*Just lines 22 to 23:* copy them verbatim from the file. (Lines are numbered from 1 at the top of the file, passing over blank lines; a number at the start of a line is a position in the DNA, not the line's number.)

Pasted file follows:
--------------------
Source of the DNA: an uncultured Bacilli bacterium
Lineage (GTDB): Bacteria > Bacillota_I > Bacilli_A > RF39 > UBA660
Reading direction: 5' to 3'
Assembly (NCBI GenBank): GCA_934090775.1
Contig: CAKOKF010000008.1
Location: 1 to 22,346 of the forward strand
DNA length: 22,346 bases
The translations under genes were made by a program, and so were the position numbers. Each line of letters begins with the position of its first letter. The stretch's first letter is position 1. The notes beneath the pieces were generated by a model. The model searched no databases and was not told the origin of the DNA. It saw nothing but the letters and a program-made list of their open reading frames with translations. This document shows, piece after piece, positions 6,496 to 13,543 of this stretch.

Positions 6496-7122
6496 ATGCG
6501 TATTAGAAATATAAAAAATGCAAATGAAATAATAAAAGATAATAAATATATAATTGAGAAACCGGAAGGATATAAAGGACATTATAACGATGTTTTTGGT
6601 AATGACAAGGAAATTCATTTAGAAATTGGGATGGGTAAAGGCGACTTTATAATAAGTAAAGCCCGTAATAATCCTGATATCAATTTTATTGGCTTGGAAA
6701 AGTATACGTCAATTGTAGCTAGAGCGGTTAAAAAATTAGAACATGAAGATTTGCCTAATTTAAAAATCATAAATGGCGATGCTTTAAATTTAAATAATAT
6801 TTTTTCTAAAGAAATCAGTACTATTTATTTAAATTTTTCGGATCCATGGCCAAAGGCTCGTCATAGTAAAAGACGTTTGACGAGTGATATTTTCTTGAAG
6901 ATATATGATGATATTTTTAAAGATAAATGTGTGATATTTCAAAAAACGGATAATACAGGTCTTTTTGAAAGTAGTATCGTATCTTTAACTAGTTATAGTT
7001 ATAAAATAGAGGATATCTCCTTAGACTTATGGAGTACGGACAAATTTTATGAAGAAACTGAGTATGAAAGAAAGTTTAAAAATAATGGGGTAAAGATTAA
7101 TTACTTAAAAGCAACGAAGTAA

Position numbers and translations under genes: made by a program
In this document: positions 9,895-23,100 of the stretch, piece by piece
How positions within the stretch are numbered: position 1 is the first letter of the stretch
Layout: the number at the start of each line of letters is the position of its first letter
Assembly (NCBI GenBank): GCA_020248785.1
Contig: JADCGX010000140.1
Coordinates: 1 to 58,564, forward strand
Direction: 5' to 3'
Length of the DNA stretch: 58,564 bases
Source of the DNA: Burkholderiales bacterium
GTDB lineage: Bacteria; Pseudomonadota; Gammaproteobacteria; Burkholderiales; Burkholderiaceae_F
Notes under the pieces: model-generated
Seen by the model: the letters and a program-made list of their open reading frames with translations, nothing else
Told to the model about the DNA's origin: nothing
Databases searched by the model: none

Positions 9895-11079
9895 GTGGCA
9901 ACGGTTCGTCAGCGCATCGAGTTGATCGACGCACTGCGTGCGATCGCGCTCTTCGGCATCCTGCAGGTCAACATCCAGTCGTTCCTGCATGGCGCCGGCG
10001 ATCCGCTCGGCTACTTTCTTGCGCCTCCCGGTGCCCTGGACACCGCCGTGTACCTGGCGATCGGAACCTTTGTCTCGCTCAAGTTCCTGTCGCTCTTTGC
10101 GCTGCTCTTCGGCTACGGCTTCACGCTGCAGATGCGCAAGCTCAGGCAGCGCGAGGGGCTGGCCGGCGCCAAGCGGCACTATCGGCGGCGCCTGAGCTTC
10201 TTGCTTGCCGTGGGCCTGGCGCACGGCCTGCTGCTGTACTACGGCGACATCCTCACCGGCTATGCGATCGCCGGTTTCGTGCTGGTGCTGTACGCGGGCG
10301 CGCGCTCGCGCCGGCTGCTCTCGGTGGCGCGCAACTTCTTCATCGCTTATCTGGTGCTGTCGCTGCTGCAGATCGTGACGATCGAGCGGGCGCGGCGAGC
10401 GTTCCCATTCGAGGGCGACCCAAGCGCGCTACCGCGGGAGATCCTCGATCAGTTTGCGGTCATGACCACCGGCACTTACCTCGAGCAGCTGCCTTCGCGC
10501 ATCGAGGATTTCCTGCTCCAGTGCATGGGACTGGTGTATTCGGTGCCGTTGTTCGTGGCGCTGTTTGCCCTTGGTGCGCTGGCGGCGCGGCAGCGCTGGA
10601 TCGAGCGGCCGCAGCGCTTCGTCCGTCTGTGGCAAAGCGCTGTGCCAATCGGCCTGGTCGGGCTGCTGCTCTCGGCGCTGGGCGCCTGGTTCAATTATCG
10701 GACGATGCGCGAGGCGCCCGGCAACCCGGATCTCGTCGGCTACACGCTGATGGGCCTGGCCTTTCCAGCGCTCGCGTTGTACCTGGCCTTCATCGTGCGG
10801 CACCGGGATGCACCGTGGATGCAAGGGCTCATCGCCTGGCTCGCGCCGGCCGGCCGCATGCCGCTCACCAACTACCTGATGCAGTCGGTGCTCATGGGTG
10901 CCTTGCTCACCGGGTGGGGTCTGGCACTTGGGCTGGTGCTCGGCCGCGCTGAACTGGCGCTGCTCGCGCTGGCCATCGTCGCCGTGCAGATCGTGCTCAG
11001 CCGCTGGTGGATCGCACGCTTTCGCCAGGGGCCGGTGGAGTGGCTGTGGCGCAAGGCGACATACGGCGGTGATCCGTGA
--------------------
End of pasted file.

Assembly (NCBI GenBank): GCA_020248785.1
Contig: JADCGX010000140.1